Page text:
Wednesday, January 27, 2016

Nevermore: Truth, Wolves, George Washington, Inspector Lynley, and Lights Out

Reported by Ambrea

This week, our Nevermore readers didn’t disappoint with a new and exciting array of novels, starting with The Truth of All Things by Kiernan Shields.  In Shields’ novel, Deputy Marshal Archie Lean spearheads an investigation into the murder of a prostitute in Portland, Main.  Lean thinks the mystery will be an open-and-shut case, until he discovers the victim was killed using traditional methods for killing witches during the Salem Witch Trials.  Now, with the help of historian Helen Prescott and criminalist Perceval Grey, Lean will wade through some of the darkest of New England history to find a killer—and stop another murder.  Although our reader hadn’t yet finished The Truth of All Things, he had very positive comments about Shields’ novel.  He liked the undercurrents of political intrigue and deception; however, he was most appreciative of the fact that Shields, rather than following one mystery, follows many mystery.  Even forty pages from the end, he was curious to see how the author would resolve the final mystery since everything seemed to be all wrapped up with a nice bow.

Next, our readers switched gears and shared Of Wolves and Men by Barry Holstun Lopez.  Lopez, an author and skilled essayist, takes a serious look at wolves and their impact on human civilization, development, myth and folklore.  He examines how wolves have managed to ingrain themselves into many aspects of folklore and myth and, even, modern stories, and reveals how human perception changes from culture to culture and, more importantly, transforms within literature and science.  Our reader was very pleased with her book choice.  She was fascinated by Lopez’s research into literature, history, science and mythology, how he displayed humanity’s experiences with—and perceptions of—wolves and what kind of impact wolves had on the development of society and myth.  She thought the illustrations were especially wonderful, saying the photographs (which were taken by John Baugess) and drawings were absolutely beautiful.

Our reader received George Washington’s Secret Six:  The Spy Ring that Saved the American Revolution as a Christmas gift last year, and she was incredibly pleased by Brian Kilmeade and Don Yaeger’s work.  Focusing on the Culper Spy Ring, a top-secret group of six individuals operating under George Washington during the American Revolution, George Washington’s Secret Six offers a glimpse into the beginnings of American espionage.  It was a fascinating book, according to our reader, chock full of illustrations—portraits of the spies who were involved in the Culper Spy Ring, among others—and historical information.  She thought it was interesting to see how history played out, and she was surprised to learn that historians recognize five of the six spies involved, but the last, the only woman in the group, remains a mystery even today.  Overall, she enjoyed the book immensely.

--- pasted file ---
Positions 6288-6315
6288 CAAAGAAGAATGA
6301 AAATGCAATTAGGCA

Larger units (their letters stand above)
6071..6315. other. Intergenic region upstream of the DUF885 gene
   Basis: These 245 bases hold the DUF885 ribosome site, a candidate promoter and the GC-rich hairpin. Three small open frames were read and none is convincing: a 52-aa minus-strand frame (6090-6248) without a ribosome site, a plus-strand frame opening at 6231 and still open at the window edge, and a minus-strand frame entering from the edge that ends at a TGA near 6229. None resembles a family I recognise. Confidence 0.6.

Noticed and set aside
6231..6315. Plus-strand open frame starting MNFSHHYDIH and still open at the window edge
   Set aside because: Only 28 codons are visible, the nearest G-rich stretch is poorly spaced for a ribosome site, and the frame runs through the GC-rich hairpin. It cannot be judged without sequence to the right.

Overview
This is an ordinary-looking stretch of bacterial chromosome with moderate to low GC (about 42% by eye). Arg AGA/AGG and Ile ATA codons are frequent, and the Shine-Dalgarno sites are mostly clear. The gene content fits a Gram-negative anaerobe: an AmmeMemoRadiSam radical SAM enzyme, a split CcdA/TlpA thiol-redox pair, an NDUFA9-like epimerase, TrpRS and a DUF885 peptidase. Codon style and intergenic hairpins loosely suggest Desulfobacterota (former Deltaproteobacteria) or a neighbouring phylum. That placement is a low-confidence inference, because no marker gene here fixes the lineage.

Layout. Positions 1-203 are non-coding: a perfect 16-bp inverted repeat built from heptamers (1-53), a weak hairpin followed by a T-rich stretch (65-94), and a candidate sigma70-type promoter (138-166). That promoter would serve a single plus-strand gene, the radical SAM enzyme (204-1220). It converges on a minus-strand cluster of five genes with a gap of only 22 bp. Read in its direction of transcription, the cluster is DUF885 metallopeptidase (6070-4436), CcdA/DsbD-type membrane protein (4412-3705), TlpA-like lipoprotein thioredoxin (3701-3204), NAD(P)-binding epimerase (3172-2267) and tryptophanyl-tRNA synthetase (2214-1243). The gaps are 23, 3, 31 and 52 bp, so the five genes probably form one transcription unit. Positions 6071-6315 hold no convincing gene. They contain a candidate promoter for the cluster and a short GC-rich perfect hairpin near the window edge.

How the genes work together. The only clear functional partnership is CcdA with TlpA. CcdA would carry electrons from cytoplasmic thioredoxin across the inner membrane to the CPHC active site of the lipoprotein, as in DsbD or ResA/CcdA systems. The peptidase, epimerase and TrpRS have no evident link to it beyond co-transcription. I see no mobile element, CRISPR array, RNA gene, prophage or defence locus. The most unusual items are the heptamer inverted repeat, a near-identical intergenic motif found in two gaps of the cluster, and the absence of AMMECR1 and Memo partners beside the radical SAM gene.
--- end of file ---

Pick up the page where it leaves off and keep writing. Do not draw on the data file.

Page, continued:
Additionally, our readers checked out Elizabeth George’s novel, A Banquet of Consequences.  Continuing the investigations of Inspector Thomas Lynley and Barbara Havers, George’s new book digs deep into the suicide of William Goldacre—and the poisoning of a student at Cambridge.  Havers, looking for redemption after suffering several setbacks in her department, pursues a new thread of reasoning with Lynley and struggle to uncover the link between the two deaths and solve the case before another young life is torn apart.  Darkly twisted and full of suspsense, A Banquet of Consequences received good reviews from our reader.  She said the story wound around “this beautiful, but very neurotic woman,” who was characterized brilliantly, and George’s novel had an excellent buildup with Lynley and Haver’s investigation—and, more importantly, it was gifted with a twist ending that was unexpected, but “very, very good.”

Last, our readers explored Lights Out:  A Cyberattack, A Nation Unprepared, Surviving the Aftermath by Ted Koppel.  In his latest book, Koppel explores a hypothetical reality in which the United States’ power grid is attacked and essentially decimated, leaving the greater part of North America in the dark.  According to our reader, Lights Out is an extraordinary book that provides a highly detailed answer to a simple question:  what would happen if America was left in the dark for weeks at a time?  It’s a frightening possibility that’s incredibly plausible, said our reader.  However, she think that the author could have provided a more detailed examination of what happens not just in the first few days, but within the next several months.  She was left wondering what a further future would have in store.

No comments:

Post a Comment